When Apple announced in 2013 that its next iPhone would include a fingerprint reader, it touted the feature as a leap forward in security. Many people don’t set up a passcode on their phones, Apple SVP Phil Schiller said at the keynote event where the Touch ID sensor was unveiled, but making security easier and faster might convince more users to protect their phones. (Of course, Apple wasn’t the first to stuff a fingerprint reader into a flagship smartphone, but the iPhone’s Touch ID took the feature mainstream.)
The system itself proved quite secure—scanned fingerprints are stored, encrypted, and processed locally rather than being sent to Apple for verification—but the widespread use of fingerprint data to unlock iPhones worried some experts. One of the biggest questions that hung over the transition was legal rather than technical: How might a fingerprint-secured iPhone be treated in a court of law?
The question went unanswered for a year, until a Virginia judge ruled in 2014 that police can force users to unlock their smartphones with their fingerprints. But until this February, when a federal judge in Los Angeles signed a search warrant that required a woman to use her fingerprint to unlock her iPhone, it didn’t appear that any federal law-enforcement agency had ever used that power.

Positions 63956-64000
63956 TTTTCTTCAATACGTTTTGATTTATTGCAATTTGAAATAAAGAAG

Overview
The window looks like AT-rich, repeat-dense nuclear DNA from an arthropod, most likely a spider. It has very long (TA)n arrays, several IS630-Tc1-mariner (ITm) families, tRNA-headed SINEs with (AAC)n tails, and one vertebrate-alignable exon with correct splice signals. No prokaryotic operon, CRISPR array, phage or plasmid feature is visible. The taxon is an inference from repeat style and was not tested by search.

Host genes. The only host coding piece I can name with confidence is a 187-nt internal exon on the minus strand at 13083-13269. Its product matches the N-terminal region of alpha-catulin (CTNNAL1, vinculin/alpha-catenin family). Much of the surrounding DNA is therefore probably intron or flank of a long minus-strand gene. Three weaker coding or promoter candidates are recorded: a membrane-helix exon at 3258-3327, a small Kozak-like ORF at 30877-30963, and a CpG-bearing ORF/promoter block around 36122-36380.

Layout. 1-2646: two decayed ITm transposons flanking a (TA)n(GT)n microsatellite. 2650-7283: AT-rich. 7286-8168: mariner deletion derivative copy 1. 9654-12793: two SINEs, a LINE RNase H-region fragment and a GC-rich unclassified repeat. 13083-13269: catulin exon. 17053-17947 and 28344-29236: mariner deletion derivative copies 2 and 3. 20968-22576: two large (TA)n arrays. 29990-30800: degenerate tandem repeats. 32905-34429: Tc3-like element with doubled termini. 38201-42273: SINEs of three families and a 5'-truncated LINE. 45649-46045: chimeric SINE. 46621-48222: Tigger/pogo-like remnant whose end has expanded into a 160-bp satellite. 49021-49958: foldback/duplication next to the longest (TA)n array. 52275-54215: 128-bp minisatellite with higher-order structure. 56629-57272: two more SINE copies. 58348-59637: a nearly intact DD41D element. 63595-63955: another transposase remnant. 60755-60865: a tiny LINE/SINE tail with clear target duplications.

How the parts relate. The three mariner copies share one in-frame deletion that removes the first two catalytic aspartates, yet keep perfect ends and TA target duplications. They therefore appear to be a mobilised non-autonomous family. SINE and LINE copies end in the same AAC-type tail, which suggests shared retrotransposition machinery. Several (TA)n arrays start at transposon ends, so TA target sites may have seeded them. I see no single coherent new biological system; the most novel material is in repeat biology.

The iPhone belonged to Paytsar Bkhchadzhyan, the 29-year-old girlfriend of a man accused of being a member of an Armenian gang, according to Matt Hamilton and Richard Winton of the LA Times. She was sentenced in February for one count of identity theft, and just 45 minutes later, a federal judge signed a warrant authorizing law-enforcement officers to place her finger or thumb on the Touch ID sensor of her iPhone. It’s not clear what prosecutors are searching for on her phone.
The warrant was first discovered by Thomas Fox-Brewster of Forbes in March. Fox-Brewster examined “hundreds of court documents” but wasn’t able to find any previous example of a federal warrant for device-unlocking fingerprints.